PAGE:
It is true that the reconstruction process brought about several political and economic changes since the blacks were involved in the elections, and they were allowed to own property in various parts of the country. Reconstruction demanded that the government moves in to help the minorities, who were mainly blacks and other slaves that had been seriously affected during the Civil War. The process of reconstruction had to be undertaken in two major levels, one being the political level where the congress had to come up with several laws that would help the blacks attain their goals. In this regard, the lawmakers had to draft policies that would make it illegal for any state to neglect the views of blacks whenever a policy is drafted. Therefore, each group had to be involved in governmental decision-making (Franklin, 15).
Additionally, the government had to come up with ways that would ensure former slaves and other blacks access education and other social services, such as quality healthcare. In this case, the state had to ensure that no school discriminates against a black person, as education was considered critical in the process of reconstruction. In the second level, the judiciary had to change the system of operation by issuing stern punishments to those who never respected the law. For instance, it ordered deregistration of all private organizations that never considered racial equality in their recruitment exercises. The judges ensured that all blacks enjoyed their lives in a society without any disturbance from any group.
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With time, the reconstruction process ended and many blacks were subjected to injustices in the same way they were oppressed during slavery and slave trade era. It was felt that Africans had been given many privileges that they did not deserve and this put much pressure on the government to end all reconstruction policies. Furthermore, it was eminent that equality had been achieved and no group was in need of any help as far as fulfillment of individual goals and objectives were concerned. In this regard, many Africans were rendered jobless and the little political power they had accumulated was snatched from them and given to the whites who used it effectively to subjugate other minority groups and dominate them in society (McNeese 45).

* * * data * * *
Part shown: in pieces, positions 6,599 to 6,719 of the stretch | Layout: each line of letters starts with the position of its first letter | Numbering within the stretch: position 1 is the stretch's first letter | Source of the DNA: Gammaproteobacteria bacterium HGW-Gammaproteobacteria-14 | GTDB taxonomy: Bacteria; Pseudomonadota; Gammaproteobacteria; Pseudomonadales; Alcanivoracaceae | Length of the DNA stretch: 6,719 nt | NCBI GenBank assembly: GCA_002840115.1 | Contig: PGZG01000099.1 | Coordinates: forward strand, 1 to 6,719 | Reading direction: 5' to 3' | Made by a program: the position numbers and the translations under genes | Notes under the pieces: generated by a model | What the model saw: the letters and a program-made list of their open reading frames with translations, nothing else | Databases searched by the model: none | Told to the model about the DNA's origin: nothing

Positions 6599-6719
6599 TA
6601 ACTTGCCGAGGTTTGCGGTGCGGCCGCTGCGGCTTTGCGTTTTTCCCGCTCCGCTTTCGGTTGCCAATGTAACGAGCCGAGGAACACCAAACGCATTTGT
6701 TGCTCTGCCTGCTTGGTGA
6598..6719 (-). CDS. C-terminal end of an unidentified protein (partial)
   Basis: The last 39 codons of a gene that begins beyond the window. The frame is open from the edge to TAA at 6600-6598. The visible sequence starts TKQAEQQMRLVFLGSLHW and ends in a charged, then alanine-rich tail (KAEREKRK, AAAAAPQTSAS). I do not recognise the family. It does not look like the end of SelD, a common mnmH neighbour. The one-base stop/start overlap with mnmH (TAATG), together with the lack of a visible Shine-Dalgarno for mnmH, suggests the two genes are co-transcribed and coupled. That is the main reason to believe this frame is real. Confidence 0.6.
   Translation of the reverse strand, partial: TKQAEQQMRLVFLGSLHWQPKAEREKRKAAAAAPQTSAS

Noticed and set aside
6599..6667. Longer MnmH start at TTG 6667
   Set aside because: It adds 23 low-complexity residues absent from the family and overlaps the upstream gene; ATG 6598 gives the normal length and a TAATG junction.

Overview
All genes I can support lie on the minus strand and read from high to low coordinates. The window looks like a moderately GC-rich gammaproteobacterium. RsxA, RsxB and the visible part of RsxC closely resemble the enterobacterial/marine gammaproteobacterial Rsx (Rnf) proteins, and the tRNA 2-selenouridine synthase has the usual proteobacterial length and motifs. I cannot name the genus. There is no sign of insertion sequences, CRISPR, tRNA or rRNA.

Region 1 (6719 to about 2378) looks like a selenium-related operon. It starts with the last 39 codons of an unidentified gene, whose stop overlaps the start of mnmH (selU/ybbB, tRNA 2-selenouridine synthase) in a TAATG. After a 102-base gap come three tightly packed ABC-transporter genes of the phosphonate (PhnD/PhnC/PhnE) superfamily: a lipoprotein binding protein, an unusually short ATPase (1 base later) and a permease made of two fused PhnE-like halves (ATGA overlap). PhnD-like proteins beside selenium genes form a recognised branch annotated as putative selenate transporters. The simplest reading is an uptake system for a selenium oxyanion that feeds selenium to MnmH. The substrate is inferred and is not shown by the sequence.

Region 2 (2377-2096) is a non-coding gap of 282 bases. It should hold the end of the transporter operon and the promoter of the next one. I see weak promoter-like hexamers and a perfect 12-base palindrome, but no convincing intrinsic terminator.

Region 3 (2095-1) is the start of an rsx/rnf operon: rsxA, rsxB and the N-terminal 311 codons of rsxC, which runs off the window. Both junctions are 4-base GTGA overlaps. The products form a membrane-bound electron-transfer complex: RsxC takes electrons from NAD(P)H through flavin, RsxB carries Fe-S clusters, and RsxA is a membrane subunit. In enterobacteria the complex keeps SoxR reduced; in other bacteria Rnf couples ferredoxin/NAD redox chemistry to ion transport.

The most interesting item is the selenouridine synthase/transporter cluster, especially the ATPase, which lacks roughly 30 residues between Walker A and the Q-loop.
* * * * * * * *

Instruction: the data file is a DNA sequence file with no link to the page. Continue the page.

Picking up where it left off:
The blacks were never given any opportunity to own property, neither were they employed in the civil service because certain jobs were only reserved for the whites. The government moved in too late in 1957 to come up with legislations that ensured the civil rights are provided to all Africans and other minorities. For instance, the Montgomery law demanded that all whites be given respect and it was upon each black to ensure that he or she does not enter into any form of conflict with the white person. In 1955, blacks were tired with the injustices meted unto them, with the support of the government. Rosa Parks felt that it was not right for one race to be given undue advantage socially and she proved that this was wrong when she refused to give a white man a seat in the bus, something that sparked widespread riots in the state of Alabama. Fortunately, Reverend Martin Luther King Junior was among the black travelers available in the bus and he took up the responsibility of leading the demonstrators against white domination.
Franklin, John. Reconstruction after the Civil War. Chicago, Ill: University of Chicago Press, 2012. Print.
Houck, Davis. Rhetoric, Religion and the Civil Rights Movement, 1954 – 1965. Waco, Tex: Baylor Univ. Press, 2006. Print.
McNeese, Tim. Reconstruction: Life after the Civil War. New York: Chelsea House Publishers, 2009. Print.
Ollhoff, Jim. The Civil Rights Movement. Edina, Minn: ABDO Pub, 2011.Print.
Uslaner, Eric. Segregation and Mistrust: Diversity, Isolation, and Social Cohesion. Cambridge: Cambridge University Press, 2012. Print.